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Dog fleaHow to control fleas

Controlling fleas

Fleas are biting insects that feed on the blood of humans and animals, and can cause a great deal of irritation and discomfort. This irritation is caused by a reaction to the adult flea’s saliva, which is injected into the host’s skin to prevent blood from clotting during feeding.

Bites generally give rise to a dark red spot surrounded by a reddened area, although people react differently to bites. Many flea species are known to spread human disease. The best known example is the spread of the plague by the Oriental rat flea.

Cat fleas (the most common flea) can lay up to 1000 eggs, which go through larval and pupae stages before reaching the adult stage, up to several months later.


Once a flea infestation has been confirmed it is important to carry out a thorough treatment either yourself or by finding a reputable pest control contractor. Our pest control section can do this for a small fee.

Find out more about the cost of pest treatments

Carry out these steps to get the best results from a flea treatment.

Before the treatment -

  • vacuum all floors (especially around skirting boards and angles) and upholstered furniture thoroughly to remove animal hair, debris, flea eggs and pupae. Dispose of the vacuum bag in a plastic bag or outside waste bin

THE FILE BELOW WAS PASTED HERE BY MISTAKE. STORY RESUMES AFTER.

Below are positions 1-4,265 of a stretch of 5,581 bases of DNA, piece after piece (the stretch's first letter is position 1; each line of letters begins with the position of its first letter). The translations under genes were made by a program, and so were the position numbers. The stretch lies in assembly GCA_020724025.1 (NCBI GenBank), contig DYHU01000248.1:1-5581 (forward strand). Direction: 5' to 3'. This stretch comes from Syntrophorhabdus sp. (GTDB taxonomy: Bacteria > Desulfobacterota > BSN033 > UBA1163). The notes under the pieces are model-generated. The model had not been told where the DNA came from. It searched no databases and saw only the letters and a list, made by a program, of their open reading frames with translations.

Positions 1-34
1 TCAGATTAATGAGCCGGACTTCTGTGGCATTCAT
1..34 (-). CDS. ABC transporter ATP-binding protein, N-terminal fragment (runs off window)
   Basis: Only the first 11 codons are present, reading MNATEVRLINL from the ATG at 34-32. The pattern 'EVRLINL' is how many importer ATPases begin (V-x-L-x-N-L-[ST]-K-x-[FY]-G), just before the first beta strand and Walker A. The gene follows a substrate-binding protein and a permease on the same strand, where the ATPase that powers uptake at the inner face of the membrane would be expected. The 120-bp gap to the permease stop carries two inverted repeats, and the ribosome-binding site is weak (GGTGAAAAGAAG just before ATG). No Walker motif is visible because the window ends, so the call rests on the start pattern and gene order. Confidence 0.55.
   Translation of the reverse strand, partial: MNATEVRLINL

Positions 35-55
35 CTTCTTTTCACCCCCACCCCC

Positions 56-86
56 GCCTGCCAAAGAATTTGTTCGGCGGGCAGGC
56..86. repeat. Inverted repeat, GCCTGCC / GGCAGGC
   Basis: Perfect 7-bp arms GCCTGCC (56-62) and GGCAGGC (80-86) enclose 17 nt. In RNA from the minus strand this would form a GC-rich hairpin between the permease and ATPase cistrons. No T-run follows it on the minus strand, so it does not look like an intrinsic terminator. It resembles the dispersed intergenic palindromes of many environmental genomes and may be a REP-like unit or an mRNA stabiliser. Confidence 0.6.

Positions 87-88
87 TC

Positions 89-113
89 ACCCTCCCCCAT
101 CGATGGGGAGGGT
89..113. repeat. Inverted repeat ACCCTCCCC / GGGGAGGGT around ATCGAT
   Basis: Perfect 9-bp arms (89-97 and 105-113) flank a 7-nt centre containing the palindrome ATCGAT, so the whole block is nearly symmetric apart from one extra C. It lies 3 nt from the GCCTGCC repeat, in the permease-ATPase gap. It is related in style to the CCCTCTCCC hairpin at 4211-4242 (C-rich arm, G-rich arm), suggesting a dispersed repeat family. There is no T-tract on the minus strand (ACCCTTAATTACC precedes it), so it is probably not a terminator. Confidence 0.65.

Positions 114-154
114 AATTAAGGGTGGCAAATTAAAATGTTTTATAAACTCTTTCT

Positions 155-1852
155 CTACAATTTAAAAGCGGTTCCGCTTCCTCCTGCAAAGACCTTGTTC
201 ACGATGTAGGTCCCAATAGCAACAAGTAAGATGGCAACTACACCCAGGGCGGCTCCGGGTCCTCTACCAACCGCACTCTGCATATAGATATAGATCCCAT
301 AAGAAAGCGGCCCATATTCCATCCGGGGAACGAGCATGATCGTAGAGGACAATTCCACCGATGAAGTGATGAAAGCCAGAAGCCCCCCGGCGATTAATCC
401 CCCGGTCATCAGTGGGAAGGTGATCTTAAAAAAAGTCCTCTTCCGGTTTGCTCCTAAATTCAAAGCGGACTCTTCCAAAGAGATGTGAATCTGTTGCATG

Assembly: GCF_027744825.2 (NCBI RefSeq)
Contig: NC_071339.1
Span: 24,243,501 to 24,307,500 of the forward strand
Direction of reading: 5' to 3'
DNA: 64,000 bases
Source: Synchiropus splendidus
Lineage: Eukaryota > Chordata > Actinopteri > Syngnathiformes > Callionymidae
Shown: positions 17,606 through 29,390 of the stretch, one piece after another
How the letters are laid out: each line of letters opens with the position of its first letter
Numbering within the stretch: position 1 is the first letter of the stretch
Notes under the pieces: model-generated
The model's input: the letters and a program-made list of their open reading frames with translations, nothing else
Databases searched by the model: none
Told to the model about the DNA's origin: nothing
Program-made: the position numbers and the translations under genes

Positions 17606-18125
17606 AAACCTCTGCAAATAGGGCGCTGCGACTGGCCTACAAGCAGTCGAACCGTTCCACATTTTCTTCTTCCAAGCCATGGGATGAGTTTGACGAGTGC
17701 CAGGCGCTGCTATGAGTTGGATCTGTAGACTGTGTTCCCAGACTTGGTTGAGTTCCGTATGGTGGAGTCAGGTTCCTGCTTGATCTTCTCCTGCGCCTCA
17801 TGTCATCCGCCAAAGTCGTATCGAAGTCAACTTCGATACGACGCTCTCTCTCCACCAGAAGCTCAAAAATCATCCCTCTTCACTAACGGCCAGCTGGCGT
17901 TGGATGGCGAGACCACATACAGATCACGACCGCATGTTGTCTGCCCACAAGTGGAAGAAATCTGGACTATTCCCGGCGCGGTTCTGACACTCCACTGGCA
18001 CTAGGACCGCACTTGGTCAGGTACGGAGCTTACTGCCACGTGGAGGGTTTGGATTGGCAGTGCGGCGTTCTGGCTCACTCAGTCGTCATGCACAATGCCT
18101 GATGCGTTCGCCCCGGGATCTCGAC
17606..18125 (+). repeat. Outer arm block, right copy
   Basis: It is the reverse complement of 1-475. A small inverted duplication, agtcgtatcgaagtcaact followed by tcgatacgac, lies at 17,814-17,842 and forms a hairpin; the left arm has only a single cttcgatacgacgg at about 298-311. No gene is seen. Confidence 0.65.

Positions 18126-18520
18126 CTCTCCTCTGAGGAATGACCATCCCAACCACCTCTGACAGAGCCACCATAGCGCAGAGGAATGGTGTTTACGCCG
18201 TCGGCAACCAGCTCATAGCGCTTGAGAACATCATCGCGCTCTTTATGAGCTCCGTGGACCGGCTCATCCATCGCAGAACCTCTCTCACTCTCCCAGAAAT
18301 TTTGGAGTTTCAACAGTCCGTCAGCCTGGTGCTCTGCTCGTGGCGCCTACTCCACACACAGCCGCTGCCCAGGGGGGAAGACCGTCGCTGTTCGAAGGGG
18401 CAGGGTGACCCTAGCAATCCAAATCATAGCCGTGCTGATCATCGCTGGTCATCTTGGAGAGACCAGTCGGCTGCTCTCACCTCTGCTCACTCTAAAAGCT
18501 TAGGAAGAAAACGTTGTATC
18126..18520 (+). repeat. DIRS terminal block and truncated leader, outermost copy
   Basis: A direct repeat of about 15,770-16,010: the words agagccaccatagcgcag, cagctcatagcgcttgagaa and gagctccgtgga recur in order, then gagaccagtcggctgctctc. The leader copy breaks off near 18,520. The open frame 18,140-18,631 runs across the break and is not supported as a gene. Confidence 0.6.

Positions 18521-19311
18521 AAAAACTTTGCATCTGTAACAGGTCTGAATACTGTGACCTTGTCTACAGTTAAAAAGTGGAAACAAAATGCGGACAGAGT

• remove all loose items from the floor, such as clothing, linen and toys, so that the whole area can be treated
  • sweep and wash or vacuum all tiled, concrete and wooden floors
  • treat cats and dogs - and their bedding - for fleas with an insecticide recommended for this purpose. Ask a vet if you're not sure what products to use
  • remove all children and pets during the treatment and make sure that aquariums and food are covered or removed
  • remove and wash all bedding

The treatment -

  • use a residual (long lasting) insecticide spray. Look for products containing bendiocarb or permethrin
  • wear disposable gloves, eye protection and a breathing mask
  • treat all carpets and floor coverings. Pay particular attention to any wall or floor angles. Also treat any soft furnishings and areas where the animals go

After the treatment -

  • don't allow anyone not wearing suitable protection, children or pets back in the house until the treatment is completely dried - this normally takes a few hours in a well-ventilated property
  • don't vacuum for at least 10-14 days after the treatment. This gives the insecticide time to eliminate all stages of the flea infestation

You might still notice flea activity for several days after the treatment. This may be because of newly hatched fleas that haven't come into contact with the insecticide yet. If the fleas are still active after 14 days, you may need to do a repeat treatment, following all the above steps.

For the flea treatment to be effective, make sure you treat any animals and maintain good hygiene.

Please remember that pesticides are toxic - you must follow the manufacturer’s instructions at all times.

If you have any questions about this information or would like a treatment, please contact us on 01482 300 300 or text phone 01482 300 349.

This information is also available in a downlaodable PDF -

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Hull City Council, Guildhall, Alfred Gelder Street, Hull, HU1 2AA

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